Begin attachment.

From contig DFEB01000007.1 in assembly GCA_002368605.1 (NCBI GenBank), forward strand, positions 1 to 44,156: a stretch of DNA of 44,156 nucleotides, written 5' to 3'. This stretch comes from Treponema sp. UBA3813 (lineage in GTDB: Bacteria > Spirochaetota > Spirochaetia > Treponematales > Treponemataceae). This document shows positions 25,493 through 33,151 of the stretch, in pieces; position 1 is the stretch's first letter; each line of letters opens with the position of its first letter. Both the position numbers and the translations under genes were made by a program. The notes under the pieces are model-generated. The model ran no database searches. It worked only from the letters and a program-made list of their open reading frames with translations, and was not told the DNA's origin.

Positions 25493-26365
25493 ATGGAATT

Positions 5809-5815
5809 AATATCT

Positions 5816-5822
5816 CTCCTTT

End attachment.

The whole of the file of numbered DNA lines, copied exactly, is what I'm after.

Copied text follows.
From contig DFEB01000007.1 in assembly GCA_002368605.1 (NCBI GenBank), forward strand, positions 1 to 44,156: a stretch of DNA of 44,156 nucleotides, written 5' to 3'. This stretch comes from Treponema sp. UBA3813 (lineage in GTDB: Bacteria > Spirochaetota > Spirochaetia > Treponematales > Treponemataceae). This document shows positions 25,493 through 33,151 of the stretch, in pieces; position 1 is the stretch's first letter; each line of letters opens with the position of its first letter. Both the position numbers and the translations under genes were made by a program. The notes under the pieces are model-generated. The model ran no database searches. It worked only from the letters and a program-made list of their open reading frames with translations, and was not told the DNA's origin.

Positions 25493-26365
25493 ATGGAATT

Positions 5809-5815
5809 AATATCT

Positions 5816-5822
5816 CTCCTTT